5 Tips On Avoiding Predatory Lenders

Written by: George Smith

In today’s fast-paced, technological society, personal loans are easy to come by. Many borrowers don’t realize that despite their creditworthiness, there are a number of predatory lending practices they remain blissfully unaware of. Whether you’re a potential college student assessing various student loan options, or a single mother trying to get a little extra cash before payday, it’s important to follow certain guidelines when assessing the numerous loan options available. While no one is immune, predatory lenders typically tend to target minorities, the poor, and the less educated. Having a good understanding of predatory lending laws will ensure the next time you borrow money; you won’t be saddled with unusually high interest rates and inadequate or false disclosure guidelines. Sometimes this information is difficult to come by, that’s why I’ve thrown together 5 helpful tips any busy mom or dad can follow to ensure they get the best possible terms on their next personal loan.

Defining Predatory Lending

Before being able to understand how to avoid it, it’s important to first define it. Predatory lending is defined as something which benefits the lender and ignores or hinders the borrower’s ability to repay. Oftentimes, these practices will be in place to take advantage of a borrower’s ignorance. The Federal Equal Credit Opportunity Act, otherwise known as ECOA, makes it illegal for a lender to impose higher interest rates or fees based upon a person’s sex, marital status, race, color, age, or religion. In addition to this, we also have the Home Ownership and Equity Protection Act, known as HOEPA, which attempts to protect consumers from excessive interest rates and fees when it comes to getting a mortgage loan. In addition to Federal law, 25 states in the United States have anti predatory lending laws while 35 limit the maximum prepayment penalty homeowners are required to pay. It goes without saying that borrowers should be leery of loan offers received through solicitation by mail or telephone as reputable lenders don’t operate in this fashion. Ensuring you work with a licensed lender in your state offers you some degree of security as they must follow certain regulations in order to be licensed.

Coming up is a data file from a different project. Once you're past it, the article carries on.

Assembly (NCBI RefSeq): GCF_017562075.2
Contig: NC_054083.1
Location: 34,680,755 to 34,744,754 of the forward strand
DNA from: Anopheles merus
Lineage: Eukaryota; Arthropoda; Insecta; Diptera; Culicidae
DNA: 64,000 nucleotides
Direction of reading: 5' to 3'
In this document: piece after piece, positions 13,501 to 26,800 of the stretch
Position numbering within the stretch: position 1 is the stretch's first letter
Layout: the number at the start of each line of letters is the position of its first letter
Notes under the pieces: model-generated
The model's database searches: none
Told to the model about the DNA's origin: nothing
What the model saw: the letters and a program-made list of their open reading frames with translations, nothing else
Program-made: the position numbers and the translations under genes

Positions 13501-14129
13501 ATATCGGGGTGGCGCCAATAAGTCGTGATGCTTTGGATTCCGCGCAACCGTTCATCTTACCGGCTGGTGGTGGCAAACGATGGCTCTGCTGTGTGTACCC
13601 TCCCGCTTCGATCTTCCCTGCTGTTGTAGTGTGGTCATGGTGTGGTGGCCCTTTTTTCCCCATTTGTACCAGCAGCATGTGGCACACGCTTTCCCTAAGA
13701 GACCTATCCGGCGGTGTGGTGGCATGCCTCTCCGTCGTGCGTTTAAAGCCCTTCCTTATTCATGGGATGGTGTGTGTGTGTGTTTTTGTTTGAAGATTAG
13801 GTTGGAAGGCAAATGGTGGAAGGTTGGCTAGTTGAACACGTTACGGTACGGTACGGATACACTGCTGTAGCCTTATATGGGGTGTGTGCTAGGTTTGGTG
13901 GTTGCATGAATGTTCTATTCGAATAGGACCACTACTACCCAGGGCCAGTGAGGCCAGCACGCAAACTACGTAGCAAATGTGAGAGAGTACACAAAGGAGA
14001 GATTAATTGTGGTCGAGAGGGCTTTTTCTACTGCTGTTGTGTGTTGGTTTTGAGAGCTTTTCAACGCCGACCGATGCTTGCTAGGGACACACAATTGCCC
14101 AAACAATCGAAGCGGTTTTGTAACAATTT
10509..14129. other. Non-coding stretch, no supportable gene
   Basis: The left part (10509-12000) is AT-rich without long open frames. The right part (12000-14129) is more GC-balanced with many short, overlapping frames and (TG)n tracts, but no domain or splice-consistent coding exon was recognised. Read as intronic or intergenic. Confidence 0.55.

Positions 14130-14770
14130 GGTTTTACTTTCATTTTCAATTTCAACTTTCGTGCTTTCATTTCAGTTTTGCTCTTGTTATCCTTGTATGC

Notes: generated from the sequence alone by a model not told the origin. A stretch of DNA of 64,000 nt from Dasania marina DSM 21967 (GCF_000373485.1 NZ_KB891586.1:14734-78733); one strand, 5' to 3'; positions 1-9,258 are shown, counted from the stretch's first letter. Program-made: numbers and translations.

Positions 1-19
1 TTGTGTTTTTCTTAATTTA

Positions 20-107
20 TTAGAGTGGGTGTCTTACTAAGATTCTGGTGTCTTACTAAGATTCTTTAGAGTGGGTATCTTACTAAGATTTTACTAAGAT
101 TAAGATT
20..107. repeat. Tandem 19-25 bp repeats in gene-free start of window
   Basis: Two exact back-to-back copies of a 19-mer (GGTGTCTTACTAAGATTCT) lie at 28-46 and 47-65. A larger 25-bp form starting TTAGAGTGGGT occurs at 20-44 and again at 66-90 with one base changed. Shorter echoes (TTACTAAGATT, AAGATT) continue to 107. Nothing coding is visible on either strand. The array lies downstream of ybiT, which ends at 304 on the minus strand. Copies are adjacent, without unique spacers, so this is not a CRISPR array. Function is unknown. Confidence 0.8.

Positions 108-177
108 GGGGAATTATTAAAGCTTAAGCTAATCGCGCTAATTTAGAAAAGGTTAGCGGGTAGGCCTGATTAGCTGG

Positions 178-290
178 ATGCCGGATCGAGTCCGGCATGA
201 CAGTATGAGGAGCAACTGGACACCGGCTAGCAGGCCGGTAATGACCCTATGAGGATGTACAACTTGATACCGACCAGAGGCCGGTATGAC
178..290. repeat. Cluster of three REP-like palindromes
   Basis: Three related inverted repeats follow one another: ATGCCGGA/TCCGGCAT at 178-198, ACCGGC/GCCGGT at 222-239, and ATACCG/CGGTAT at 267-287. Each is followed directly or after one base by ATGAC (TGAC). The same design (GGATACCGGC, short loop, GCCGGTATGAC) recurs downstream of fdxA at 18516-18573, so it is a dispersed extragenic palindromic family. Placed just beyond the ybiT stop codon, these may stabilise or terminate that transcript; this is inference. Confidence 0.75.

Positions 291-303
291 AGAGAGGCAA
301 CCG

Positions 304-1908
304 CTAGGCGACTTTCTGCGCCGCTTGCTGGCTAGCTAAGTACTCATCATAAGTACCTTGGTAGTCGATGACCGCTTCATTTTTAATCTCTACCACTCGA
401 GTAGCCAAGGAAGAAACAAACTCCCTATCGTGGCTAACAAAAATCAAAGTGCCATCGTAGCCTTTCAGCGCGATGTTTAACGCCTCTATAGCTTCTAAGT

Loan Flipping

We’re all familiar with the turmoil experienced during the 2008 financial crisis. At that time, many borrowers were being urged by lenders to refinance their homes with the promise of a lower interest rate. Unfortunately, this was far from true. Many borrowers were duped into signing mortgages contracts for higher interest rates and paying enormous upfront fees. As a general rule of thumb, a mortgage lender requesting upfront fees before delivering results is illegal according to the Federal Trading Commissions mortgage assistance service requirements. These requirements state that a company can’t collect any fees for a loan until the homeowner has received a written offer of relief from their lender and, after reading it, have accepted it of sound mind.

Keep An Eye Out For Higher Than Allotted Interest Rates

Another common scam borrowers should lookout for is lending companies charging higher then legally allotted interest rates on payback terms. Many don’t realize that every state has usury laws. Financial institutions offering loans must adhere to the specific guidelines of each of the states in which they operate. A great resource which lists each state’s allotted interest rates and provides a general guide to their usury laws can be found by clicking here. A well-known example of someone who clearly violated these laws through an unsavory chain of payday loan businesses is the professional race car driver Scott Tucker. Tucker built a massive financial empire offering payday loans, charging borrowers well above the generally allotted interest rates set forth by the state in which they operated. In order to escape justice and continue to perpetuate this fraud, when legal inquiries were made as to the unlawful repayment terms on these payday loans, Tucker’s lawyer claimed that the businesses were not owned by him but were operated by North American Indian tribes. Therefore, due to the fact that they have their own autonomy, these companies were not subject to the same laws other traditional, residential businesses were. Unfortunately for Tucker and his team, the courts weren’t buying it and sentenced him to a little over 16 years in federal prison for breaking these usury laws among other things.